ANCHORAGE, Alaska (KTUU) - A study published last month found that in the five years following Colorado's legalization of marijuana, cannabis-related emergency room visits tripled.
While the methods used to collect the information are more detailed than current surveillance methods in Alaska, state health leaders say the same trend is not apparent in Alaska.
"The Colorado study was a detailed chart review looking at the patient records, and Alaska has not conducted a study of that sort," Alaska Marijuana Education Program Manager Eliza Muse said. "We did take a look at our general hospital records, which are reports back to our section of epidemiology, and while we didn't capture the same data that marijuana study did, we aren't really comparing apples to apples because we're just looking at what hospitals are reporting to us and not doing a detailed chart review in the same way that Colorado did."
Muse said that if a patient visits a hospital and a marijuana-related condition is a primary or secondary cause, that information is entered into a database. Muse says the state consistently sees an average of eight to nine general marijuana-related emergency room visits and one to two visits caused by edibles across the state each month.
"That will get reported to our section of epidemiology, and if we're seeing anything unusual or a clustering of events related to marijuana use or otherwise, they'll let us know so that we can really see and understand the full picture of what's happening," Muse said.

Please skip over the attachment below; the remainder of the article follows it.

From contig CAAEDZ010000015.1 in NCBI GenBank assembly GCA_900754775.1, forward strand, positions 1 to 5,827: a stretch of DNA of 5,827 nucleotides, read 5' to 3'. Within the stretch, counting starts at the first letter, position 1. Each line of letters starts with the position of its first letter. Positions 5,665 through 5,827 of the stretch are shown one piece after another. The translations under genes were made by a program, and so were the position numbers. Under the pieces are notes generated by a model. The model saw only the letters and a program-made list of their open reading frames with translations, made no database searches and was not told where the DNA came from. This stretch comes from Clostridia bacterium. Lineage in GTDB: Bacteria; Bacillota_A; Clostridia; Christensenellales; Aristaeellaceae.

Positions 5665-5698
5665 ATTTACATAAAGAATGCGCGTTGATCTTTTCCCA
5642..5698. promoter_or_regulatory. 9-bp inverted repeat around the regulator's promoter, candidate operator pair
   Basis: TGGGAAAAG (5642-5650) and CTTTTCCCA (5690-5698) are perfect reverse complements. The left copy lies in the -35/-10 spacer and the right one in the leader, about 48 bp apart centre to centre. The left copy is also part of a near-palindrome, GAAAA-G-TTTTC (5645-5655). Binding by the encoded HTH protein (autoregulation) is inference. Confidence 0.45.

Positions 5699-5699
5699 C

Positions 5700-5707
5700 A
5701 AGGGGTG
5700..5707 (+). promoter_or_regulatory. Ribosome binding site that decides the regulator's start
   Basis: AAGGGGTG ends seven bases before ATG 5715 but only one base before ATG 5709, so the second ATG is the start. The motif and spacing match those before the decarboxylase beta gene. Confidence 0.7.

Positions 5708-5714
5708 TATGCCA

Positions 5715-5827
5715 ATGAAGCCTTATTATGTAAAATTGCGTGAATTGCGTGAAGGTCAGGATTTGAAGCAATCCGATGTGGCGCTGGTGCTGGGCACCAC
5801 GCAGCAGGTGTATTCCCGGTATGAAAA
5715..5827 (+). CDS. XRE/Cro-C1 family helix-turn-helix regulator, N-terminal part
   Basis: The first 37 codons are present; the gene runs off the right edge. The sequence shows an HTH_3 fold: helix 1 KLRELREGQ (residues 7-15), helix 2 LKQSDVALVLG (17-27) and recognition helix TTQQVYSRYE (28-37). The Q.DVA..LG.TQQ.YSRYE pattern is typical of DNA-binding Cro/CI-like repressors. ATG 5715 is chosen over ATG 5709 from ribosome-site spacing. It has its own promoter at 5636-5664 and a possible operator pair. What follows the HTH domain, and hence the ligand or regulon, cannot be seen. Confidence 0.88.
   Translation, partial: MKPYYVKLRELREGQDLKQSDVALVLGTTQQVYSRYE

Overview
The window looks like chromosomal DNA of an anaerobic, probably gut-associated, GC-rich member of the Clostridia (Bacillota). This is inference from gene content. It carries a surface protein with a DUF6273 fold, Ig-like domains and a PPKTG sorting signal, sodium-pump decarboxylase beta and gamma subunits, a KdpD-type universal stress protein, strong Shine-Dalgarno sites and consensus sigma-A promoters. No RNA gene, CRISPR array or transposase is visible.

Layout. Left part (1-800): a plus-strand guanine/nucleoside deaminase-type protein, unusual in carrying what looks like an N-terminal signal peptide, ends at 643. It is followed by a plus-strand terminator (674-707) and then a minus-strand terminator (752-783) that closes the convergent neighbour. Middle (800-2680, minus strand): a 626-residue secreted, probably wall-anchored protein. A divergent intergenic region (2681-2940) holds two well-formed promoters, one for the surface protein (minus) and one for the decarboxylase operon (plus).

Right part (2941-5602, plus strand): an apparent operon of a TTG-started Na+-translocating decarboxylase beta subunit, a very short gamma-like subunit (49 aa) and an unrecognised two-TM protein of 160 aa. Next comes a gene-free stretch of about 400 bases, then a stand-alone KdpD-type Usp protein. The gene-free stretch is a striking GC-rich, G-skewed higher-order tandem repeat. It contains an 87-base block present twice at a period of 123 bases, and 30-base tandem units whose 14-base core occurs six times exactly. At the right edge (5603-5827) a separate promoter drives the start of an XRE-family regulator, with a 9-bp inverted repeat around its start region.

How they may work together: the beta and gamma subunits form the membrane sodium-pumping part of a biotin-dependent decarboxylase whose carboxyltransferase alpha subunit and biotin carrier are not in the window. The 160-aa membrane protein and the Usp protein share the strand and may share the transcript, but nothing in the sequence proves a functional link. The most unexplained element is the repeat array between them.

Although the data is different, Muse says the takeaways from the study translate to Alaskan marijuana users.
"It's really important that if you are a first-time user to read those warning labels and instructions on your marijuana products if you are purchasing them from the storefront. Those warnings are there for a reason," Muse said. "If you're using those products, always put them back in the child-proof container that they were purchased in. That child-proof container is really important to prevent unintended or accidental ingestion by pets, by other family members and kids."
With the 4/20 holiday this weekend, Muse points to another study out of California that found an increased rate of fatal and serious automobile accidents where marijuana was involved on 4/20.
"In Alaska, we have zero tolerance when it comes to driving impaired under marijuana. So if you're going to consume marijuana tomorrow, or any day, have a plan, have alternative modes of transportation. Don't drive," Muse said.